After two odors have been experienced in a mixture, the pair are subsequently rated as sharing more qualities and smelling more alike than equally exposed controls. These effects may result from the retrieval of a common mixture memory when either component is sniffed alone. If correct, odor pairs experienced together in a mixture should also be less discriminable than those experienced an equal number of times but in different mixtures. This was tested here by exposing participants to two odor mixtures (either AX, BY or AY, BX) and then testing their ability to discriminate between the components. As predicted, odors previously experienced together as a mixture were less discriminable than controls. These and related findings noted above suggest that learning and memory play an important role in odor quality perception.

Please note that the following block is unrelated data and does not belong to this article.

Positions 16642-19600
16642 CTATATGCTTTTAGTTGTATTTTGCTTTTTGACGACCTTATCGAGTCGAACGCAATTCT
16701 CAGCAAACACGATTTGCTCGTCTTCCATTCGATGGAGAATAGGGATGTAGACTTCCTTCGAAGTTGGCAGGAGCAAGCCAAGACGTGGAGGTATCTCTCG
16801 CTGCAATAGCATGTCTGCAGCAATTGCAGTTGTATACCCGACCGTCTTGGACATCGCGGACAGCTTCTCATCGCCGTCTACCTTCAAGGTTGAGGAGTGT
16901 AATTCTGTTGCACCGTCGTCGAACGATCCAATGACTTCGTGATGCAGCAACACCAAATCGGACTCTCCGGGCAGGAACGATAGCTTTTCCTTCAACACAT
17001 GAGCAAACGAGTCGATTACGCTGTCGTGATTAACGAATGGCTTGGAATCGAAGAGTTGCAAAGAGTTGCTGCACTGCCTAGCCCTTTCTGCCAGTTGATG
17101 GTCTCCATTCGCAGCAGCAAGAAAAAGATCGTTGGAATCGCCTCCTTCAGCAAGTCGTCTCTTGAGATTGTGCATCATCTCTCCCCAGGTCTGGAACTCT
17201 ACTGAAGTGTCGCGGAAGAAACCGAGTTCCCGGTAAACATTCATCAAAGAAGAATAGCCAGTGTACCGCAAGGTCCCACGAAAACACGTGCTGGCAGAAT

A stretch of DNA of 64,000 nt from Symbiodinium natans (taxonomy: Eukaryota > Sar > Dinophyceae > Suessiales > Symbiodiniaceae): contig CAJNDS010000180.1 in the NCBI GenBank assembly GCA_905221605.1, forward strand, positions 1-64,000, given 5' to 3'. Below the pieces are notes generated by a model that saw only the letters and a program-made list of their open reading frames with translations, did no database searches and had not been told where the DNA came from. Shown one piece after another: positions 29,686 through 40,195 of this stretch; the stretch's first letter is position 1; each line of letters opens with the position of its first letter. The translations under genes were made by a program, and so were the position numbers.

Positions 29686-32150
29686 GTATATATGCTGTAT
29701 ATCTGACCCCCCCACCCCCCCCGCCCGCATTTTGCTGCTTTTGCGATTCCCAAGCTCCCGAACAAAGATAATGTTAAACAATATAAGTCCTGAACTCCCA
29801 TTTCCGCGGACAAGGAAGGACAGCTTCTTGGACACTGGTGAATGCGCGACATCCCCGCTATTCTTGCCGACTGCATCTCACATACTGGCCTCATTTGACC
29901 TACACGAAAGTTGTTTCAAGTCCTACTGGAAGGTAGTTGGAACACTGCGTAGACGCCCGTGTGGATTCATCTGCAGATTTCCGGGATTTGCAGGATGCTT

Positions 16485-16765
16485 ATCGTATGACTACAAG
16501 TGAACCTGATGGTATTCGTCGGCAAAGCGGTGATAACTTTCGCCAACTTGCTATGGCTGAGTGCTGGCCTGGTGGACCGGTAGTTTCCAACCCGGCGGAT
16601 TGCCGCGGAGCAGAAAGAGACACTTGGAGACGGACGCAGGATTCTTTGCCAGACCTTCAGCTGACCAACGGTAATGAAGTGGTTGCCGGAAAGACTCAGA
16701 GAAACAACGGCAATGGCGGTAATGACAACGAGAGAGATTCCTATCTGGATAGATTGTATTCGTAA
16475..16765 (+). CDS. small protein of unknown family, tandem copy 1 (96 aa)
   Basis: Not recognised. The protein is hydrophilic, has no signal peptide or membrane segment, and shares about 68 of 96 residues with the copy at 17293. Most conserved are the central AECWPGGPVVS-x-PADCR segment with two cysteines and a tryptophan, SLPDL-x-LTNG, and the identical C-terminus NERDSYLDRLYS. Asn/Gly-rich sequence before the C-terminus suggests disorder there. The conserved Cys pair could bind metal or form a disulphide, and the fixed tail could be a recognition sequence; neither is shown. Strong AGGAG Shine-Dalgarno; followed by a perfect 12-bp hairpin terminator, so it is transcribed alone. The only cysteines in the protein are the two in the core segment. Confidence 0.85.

|Number of pages||5|
|Journal||Psychonomic Bulletin and Review|
|Publication status||Published - Dec 2001|